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Ethnod

Elevator into space: Japanese firm determined to proceed with bold engineering project

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-snip-

Yes, we need a shuttle, but we don't really have the technology for powering rockets that's sustainable.

I remember reading about some people developing plasma powered rockets, but that's pretty far away too.

Basically everything comes down to: we need more electricity and amazing batteries.


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Yes, we need a shuttle, but we don't really have the technology for powering rockets that's sustainable.

I remember reading about some people developing plasma powered rockets, but that's pretty far away too.

Basically everything comes down to: we need more electricity and amazing batteries.

 

Yeah if we could have an electric shuttle then we could easily build a small fleet to fly out goods, parts and people to places like the ISS, and we could build more advanved space stations and satellites helping global communications and monitoring

 

I am not sure a space elevator is practical, it only goes to one place, and if it were to collapse or fall it would crush cities, it would also cost a bazzilion dollars

 

EDIT:

 

also I watch on either V Sauce or Veritasium that even carbon nano tubes eventually if you want to create them that long you have to make them very thick


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Yeah if we could have an electric shuttle then we could easily build a small fleet to fly out goods, parts and people to places like the ISS, and we could build more advanved space stations and satellites helping global communications and monitoring

 

I am not sure a space elevator is practical, it only goes to one place, and if it were to collapse or fall it would crush cities, it would also cost a bazzilion dollars

Plasma is not fully electric, it uses superheated gas for propulsion, but there is A TON of gas around. In our universe you can't go forward without releasing something out back.

 

 

Heh, it wouldn't crush cities, space is not that high up bro.

 


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Yes, we need a shuttle, but we don't really have the technology for powering rockets that's sustainable.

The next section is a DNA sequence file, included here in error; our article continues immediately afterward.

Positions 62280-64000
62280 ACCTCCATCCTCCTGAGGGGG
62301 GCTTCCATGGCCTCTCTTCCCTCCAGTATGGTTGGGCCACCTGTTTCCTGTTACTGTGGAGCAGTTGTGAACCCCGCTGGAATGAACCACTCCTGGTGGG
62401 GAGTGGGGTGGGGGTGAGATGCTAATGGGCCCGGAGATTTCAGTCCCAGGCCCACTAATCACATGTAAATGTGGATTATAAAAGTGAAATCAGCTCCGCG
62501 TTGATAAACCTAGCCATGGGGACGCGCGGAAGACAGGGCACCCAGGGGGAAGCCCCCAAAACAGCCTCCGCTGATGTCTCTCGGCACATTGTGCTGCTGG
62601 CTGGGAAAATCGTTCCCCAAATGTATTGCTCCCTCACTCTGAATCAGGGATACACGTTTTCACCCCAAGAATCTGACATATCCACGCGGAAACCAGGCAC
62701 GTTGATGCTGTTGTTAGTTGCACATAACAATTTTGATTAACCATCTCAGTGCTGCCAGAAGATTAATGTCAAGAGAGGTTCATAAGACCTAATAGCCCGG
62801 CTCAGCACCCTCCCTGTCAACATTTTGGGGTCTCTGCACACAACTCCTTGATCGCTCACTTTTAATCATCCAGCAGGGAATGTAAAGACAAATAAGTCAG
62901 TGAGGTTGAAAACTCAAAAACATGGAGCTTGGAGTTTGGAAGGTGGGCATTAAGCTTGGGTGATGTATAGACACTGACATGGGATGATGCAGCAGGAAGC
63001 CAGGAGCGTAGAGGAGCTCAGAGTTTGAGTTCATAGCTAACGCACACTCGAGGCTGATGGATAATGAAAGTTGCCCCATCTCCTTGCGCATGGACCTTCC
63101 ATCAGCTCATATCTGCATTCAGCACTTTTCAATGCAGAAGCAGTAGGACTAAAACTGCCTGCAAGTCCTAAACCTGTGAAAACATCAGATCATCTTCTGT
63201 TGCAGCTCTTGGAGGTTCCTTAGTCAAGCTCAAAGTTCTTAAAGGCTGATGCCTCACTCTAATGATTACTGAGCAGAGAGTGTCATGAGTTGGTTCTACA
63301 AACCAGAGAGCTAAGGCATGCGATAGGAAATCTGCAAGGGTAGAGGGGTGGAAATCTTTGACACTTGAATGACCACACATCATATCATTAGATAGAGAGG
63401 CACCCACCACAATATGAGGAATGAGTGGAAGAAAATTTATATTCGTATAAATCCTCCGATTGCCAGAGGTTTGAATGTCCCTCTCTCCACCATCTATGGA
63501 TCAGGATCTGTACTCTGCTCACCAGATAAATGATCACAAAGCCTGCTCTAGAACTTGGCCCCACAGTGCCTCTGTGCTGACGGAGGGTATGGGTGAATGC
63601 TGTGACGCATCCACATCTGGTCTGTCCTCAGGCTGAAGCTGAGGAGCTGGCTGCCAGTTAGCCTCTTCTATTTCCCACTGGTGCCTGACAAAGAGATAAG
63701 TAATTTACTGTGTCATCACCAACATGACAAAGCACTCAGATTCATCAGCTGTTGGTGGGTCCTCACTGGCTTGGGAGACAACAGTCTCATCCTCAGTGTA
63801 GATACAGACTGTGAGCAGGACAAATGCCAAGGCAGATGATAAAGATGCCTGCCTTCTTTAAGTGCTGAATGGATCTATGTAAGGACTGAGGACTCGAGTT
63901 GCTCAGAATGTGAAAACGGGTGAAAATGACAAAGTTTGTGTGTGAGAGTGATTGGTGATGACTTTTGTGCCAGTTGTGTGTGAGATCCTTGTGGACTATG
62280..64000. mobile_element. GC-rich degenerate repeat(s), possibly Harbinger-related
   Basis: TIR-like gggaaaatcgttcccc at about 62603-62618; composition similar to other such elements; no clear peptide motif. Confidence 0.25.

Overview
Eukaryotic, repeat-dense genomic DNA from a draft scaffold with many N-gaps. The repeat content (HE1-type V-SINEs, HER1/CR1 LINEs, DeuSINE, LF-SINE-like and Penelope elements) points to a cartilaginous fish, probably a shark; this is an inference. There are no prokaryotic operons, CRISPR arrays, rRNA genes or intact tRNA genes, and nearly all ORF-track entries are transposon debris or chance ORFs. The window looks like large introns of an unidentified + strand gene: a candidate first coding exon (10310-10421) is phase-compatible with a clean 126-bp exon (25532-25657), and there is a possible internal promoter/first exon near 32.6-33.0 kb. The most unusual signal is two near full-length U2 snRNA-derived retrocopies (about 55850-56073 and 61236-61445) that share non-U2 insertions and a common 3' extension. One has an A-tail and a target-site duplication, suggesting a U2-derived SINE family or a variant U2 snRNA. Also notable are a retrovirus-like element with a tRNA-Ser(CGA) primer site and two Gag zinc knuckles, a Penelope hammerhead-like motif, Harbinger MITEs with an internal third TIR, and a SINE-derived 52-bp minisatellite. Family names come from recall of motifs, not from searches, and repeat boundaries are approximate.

I remember reading about some people developing plasma powered rockets, but that's pretty far away too.

Basically everything comes down to: we need more electricity and amazing batteries.

 

With a solar array attached to the end in space which could be made bigger over time having access to 24/7/365 unadulterated sunlight i don't think power will be a problem.

 

Yeah if we could have an electric shuttle then we could easily build a small fleet to fly out goods, parts and people to places like the ISS, and we could build more advanved space stations and satellites helping global communications and monitoring

 

I am not sure a space elevator is practical, it only goes to one place, and if it were to collapse or fall it would crush cities, it would also cost a bazzilion dollars

 

The gains will outweigh the costs and the risks.

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Plasma is not fully electric, it uses superheated gas for propulsion, but there is A TON of gas around. In our universe you can't go forward without releasing something out back.

 

 

Heh, it wouldn't crush cities, space is not that high up bro.

 

 

 

Depends how high they intend to go... its pretty high at 62 miles, it would weigh an awful lot too, if it is that strong it could fall in a way that it doesnt crumble like a building and instead slams down into the ground

 

 

With a solar array attached to the end in space which could be made bigger over time having access to 24/7/365 unadulterated sunlight i don't think power will be a problem.

 

The gains will outweigh the costs and the risks.

I am on the fence


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With a solar array attached to the end in space which could be made bigger over time having access to 24/7/365 unadulterated sunlight i don't think power will be a problem.

 

 

The gains will outweigh the costs and the risks.

Oh solar compared to fusion is like nothing...

 

Depends how high they intend to go... its pretty high at 62 miles, it would weigh an awful lot too, if it is that strong it could fall in a way that it doesnt crumble like a building and instead slams down into the ground